In this study, we use in vivo time-lapse imaging to show how TAG-1 and laminin-α1 affect dynamic growth cone behaviors, initial axon direction, and interactions among nucMLF axons in the zebrafish brain. Normally, nucMLF axons converge and fasciculate soon after extending from their cell bodies. Our results suggest this growth pattern is driven by a combination of guidance by surrounding tissue and axon-axon fasciculation. TAG-1 or laminin-α1 loss of function disrupted this stereotypical outgrowth pattern. First, TAG-1 or laminin-α1 loss of function caused MLF axons to aberrantly extend into the surrounding tissue. TAG-1 knockdown also caused MLF growth cones to retract from neighboring MLF axons, which led to aberrant directional extension of MLF axons and possibly influenced changes in neuronal polarity. Axon-axon interactions appeared normal in bal embryos; however, neuronal polarity was affected, since MLF axons often emerged from their cell bodies in the incorrect direction. MLF axons were also excessively branched in bal embryos. Finally, MLF axons in TAG1MO injected or bal embryos exhibited reduced growth rates and were stalled in the hindbrain. Taken together, these results reveal critical roles for TAG-1 and laminin-α1 in controlling specific growth cone behaviors, neuronal polarity, and directional outgrowth to guide proper formation of a major CNS pathway.
Interestingly, TAG-1 may serve dual functions in mediating nucMLF axon pathfinding as it appears to be required for sensing a signal in the surrounding tissue and for mediating axon-axon interactions. Several Ig superfamily CAMs, including TAG-1, have been shown to mediate axon fasciculation via homophilic and heterophilic binding partners [17
]. Therefore, the defective nucMLF axon-axon interactions caused by TAG-1 knockdown were not surprising. It is highly possible that TAG-1 promotes adhesion among nucMLF axons either homophilically or heterophilically, although a heterophilic partner has not been determined in this case. The apparent consequences of these failed interactions were more intriguing. Often, growth cone retraction upon contacting a neighboring axon was followed by a change in direction and extension into the surrounding tissue, suggesting that these defective interactions may have contributed to further pathfinding errors. Furthermore, in a few cases, defective axon-axon interactions led to the complete retraction of the original axon and the emergence of a new axon on the opposite side of the neuron, thus altering the polarity and directional extension of nucMLF axons. Collectively, these results exemplify the significance of TAG-1 mediated axon-axon interactions not only to fasciculation, but also to directional guidance and neuronal polarity. Finally, it is possible that TAG-1 mediates interactions between nucMLF and nucTPOC axons, which also extend through the midbrain and join the MLF. However, nucTPOC axons grow into this region 2–3 hours after the initial outgrowth of nucMLF axons and appeared unaffected by TAG-1 knockdown.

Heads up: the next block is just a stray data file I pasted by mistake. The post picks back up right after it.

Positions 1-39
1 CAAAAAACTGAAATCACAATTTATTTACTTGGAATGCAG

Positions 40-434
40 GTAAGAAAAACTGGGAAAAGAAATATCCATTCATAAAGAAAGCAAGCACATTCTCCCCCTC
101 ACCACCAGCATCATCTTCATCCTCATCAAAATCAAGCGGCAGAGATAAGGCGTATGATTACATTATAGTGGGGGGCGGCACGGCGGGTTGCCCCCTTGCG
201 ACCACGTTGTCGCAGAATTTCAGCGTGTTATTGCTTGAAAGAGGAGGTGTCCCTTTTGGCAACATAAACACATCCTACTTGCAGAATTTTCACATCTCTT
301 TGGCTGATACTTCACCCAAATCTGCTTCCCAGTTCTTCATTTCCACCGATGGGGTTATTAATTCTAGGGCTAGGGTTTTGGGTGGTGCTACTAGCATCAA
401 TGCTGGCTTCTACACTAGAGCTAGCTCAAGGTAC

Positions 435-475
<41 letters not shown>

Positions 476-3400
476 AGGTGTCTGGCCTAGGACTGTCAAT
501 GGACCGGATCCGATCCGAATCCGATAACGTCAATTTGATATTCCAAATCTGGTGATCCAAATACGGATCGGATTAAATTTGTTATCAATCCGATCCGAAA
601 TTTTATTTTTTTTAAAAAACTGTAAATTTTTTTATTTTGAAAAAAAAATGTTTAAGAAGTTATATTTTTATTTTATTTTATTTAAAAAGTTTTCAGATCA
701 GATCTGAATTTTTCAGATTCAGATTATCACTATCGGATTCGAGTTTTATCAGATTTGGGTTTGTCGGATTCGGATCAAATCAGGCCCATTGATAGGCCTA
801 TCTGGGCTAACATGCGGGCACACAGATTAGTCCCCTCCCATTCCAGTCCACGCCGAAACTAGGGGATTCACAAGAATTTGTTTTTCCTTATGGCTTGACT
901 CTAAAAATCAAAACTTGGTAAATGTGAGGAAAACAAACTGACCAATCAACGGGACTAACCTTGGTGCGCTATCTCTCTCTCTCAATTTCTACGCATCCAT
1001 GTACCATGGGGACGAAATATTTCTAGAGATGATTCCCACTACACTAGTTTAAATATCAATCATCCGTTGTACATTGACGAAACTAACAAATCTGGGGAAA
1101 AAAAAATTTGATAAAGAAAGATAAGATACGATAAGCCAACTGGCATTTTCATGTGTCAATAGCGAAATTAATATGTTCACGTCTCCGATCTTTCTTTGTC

In addition to this expected role for TAG-1, our results also suggest TAG-1 is required for nucMLF axons to sense a guidance signal from the environment because TAG-1 knockdown also caused nucMLF axons to grow in aberrant directions without first contacting other axons. This signal potentially could be an inhibitory cue located in tissue surrounding the nucMLF and/or an attractive cue emanating from the convergence point. This finding is interesting because TAG-1 is not known to function as a receptor for repulsive or attractive ligands. However, related Ig superfamily CAMs, such as L1 and NrCAM, have recently been shown to be required receptor components for repulsive semaphorin signaling [42